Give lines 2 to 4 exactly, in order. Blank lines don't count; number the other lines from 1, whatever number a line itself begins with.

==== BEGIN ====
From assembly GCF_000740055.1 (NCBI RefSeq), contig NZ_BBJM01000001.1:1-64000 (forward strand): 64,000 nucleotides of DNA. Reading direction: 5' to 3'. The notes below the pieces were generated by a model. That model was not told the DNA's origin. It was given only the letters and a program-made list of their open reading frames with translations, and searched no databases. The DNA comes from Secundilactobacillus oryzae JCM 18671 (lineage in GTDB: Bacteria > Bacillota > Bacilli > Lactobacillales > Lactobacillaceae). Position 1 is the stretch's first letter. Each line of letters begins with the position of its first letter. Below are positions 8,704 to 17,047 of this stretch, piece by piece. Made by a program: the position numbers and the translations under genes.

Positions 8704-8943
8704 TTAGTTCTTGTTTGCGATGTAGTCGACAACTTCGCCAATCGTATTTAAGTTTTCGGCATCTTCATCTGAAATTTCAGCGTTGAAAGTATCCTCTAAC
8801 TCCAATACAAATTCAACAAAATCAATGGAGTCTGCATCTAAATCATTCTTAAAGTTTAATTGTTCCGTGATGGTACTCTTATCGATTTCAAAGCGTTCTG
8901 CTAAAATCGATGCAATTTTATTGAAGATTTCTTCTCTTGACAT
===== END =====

Positions 8704-8943
8704 TTAGTTCTTGTTTGCGATGTAGTCGACAACTTCGCCAATCGTATTTAAGTTTTCGGCATCTTCATCTGAAATTTCAGCGTTGAAAGTATCCTCTAAC
8801 TCCAATACAAATTCAACAAAATCAATGGAGTCTGCATCTAAATCATTCTTAAAGTTTAATTGTTCCGTGATGGTACTCTTATCGATTTCAAAGCGTTCTG